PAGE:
ARK’s Market Synopsis

By Chris Seeley · 15 March 2021

Welcome to the latest edition of ARK’s market synopsis report covering market outcomes to the end of January 2021 and with Rightmove picking up reporting for February 2021.

There is an interesting difference in outlook starting to appear between the commentators this month. Halifax, who have been toward the gloomier end of the medium and longer-term outlook continue in a similar vein together with the RICS and Nationwide.

Hometrack and Rightmove are in a brighter place. Obviously, the reports are not yet able to factor in the influence of the Chancellors announcements which will potentially have a positive impact on demand.

We have commented before that the underlying element in the market is a lack of production, we are still woefully short of completing 300,000 homes per annum to meet latent demand.

Changes in the way people live and work post the pandemic will continue the “race for space”; that is good indoor space standards and good private or communal spaces. The “drive to the countryside” is likely to see more rural developments outperform city and suburban schemes for the foreseeable future.


In Halifax’s reporting for January, UK house price slipped by -0.3%, marking the biggest monthly fall since April last year. The average house price came in at £251,968 – around £13,000 higher than a year ago. Market activity seems to be slowing down with the annual rate of house inflation sitting at 5.4% – lowest level since August 2020.

Furthermore, Halifax says, “agreed sales remain well above pre-pandemic levels but new instructions to sell have decreased noticeably, and total stock held by estate agents has risen to its highest level since before the EU referendum in 2016.”

Like Halifax, Nationwide also noted that house prices month-on-month fell by 0.3% – the first decline since June 2020. In addition, annual rate of house growth slowed to 6.4% from a reading of 7.3% in December.

The slowdown is said to be due to the initial deadline of the stamp duty holiday. But as we saw earlier this month, Chancellor Rishi Sunak unveiled in his 2021 budget that he will be extending the stamp duty holiday until June, after that the nil rate band will be set at £250,000 until the end of September. We are hoping that market activity will pick up post this announcement and await later reporting to see the effects.

Nationwide also mentions “The total number of mortgages approved for house purchases in 2020 actually exceeded the number approved in 2019, and house price growth ended 2020 at a six-year high, even though the economy was probably around 10% smaller than at the start of 2020, with the unemployment rate around a percentage point higher.”

Moving to the RICS reporting, things are starting to look a little pessimistic, “A net balance of -28% of respondents reported a decline in new buyer enquiries over the month. This latest return brings to an end a run of seven consecutive positive monthly readings beforehand, and is consistent with a noticeable drop off in demand.”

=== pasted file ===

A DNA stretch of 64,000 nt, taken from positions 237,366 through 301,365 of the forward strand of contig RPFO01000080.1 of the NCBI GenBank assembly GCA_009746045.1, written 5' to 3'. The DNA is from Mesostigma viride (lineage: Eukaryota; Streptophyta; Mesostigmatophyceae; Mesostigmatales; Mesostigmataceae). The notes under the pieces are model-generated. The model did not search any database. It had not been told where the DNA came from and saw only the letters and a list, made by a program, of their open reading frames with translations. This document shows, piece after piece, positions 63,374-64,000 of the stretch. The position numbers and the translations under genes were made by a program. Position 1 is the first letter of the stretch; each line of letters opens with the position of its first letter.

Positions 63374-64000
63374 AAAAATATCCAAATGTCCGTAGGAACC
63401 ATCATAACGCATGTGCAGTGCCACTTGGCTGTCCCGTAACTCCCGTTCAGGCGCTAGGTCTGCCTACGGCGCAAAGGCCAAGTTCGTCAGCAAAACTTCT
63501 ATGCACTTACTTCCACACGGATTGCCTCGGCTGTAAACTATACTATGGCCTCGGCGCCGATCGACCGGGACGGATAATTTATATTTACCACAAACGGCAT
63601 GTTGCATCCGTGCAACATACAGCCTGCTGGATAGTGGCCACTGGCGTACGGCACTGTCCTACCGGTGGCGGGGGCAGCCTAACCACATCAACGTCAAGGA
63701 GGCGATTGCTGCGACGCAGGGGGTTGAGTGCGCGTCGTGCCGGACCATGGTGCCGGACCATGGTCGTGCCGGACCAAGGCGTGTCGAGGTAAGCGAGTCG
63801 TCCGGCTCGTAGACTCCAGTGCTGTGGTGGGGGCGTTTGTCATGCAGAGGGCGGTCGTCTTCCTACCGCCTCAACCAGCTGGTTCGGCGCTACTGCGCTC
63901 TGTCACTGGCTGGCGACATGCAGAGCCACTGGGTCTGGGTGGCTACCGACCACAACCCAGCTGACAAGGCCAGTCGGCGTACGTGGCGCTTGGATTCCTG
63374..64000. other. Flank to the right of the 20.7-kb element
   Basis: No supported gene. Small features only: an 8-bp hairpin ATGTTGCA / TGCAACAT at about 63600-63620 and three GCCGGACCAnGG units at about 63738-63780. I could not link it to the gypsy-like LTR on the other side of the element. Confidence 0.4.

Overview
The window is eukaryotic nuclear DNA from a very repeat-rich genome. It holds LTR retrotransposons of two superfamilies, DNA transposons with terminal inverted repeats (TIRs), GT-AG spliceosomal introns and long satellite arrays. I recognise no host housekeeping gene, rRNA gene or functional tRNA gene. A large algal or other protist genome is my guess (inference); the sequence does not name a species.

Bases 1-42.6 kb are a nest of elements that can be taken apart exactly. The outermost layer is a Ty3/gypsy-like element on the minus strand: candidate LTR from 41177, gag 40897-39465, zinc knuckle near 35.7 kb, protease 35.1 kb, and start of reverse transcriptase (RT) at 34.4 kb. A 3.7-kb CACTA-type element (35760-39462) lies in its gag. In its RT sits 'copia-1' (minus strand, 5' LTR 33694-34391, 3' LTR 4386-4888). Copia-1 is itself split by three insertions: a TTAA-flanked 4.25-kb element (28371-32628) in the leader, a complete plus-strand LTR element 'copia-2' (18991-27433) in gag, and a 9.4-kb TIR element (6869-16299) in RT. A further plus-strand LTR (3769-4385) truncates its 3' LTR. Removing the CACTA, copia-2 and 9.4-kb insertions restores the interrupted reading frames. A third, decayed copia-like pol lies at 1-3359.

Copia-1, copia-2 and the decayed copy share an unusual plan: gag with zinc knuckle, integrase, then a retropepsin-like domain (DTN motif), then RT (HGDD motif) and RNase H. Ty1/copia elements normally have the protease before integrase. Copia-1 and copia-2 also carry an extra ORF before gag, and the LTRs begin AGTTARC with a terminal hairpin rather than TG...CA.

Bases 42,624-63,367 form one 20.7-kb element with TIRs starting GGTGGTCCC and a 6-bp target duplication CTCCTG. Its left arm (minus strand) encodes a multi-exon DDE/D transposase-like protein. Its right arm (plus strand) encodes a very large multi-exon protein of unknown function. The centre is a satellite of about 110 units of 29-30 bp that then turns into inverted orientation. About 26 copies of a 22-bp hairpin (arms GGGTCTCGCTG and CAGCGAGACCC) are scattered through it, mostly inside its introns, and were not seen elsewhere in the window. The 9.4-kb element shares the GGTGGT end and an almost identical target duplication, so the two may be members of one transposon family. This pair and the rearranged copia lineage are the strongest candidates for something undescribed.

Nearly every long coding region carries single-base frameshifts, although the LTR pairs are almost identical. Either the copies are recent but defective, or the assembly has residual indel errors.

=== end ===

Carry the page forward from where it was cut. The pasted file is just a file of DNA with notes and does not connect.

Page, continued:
RICS also reported a decline in the number of listings being brought onto the market, with a net balance of -38% of respondents noting a decline.

Agreed sales also took a downward turn with a national net balance of -18% of respondents citing a fall (+15% in December). Looking at the regional breakdown, East Midlands, South West and Yorkshire & the Humber all returned negative net balance readings.

With that said, +50% of survey participants noted an increase in house prices although slightly down on +63% posted in November and December. Looking forward “a net balance of +30% of respondents anticipate prices will increase over the year to come (up slightly from a figure of +24% beforehand). All UK regions/countries are expected to see prices rise to some degree in the next twelve months, with Wales, Northern Ireland and Scotland all exhibiting especially strong projections.”

Interestingly, Hometrack reported house prices rose by 0.3% in January. The annual rate of growth was recorded at 4.3% – the highest growth rate since April 2017. Manchester and Liverpool register the strongest price growth with an annual growth of 6.3% and 6.8%.

Demand remains high as the ‘search for space’ continues. However, the number of properties being listed are not able to keep up with demand and therefore is creating upward pressure on house prices.

Hometrack identifies signs of increasing activity among first-time buyers. This relates to the increased selection of mortgages available for those with only a 5% or 10% deposit. And as more first-time buyers enter the market it is only more likely to widen the mismatch between supply and demand as first-time buyers do not have a property to list for sale.

Finally, within the Rightmove reporting, the average price coming to market rises by 0.5% (+£1,522) in February. Rightmove states ‘This is being fuelled by both a shortage of supply with fewer new sellers coming to market and increased demand, with all our indicators of buyer activity being ahead of the same period last year.’

Click here to download the full report.

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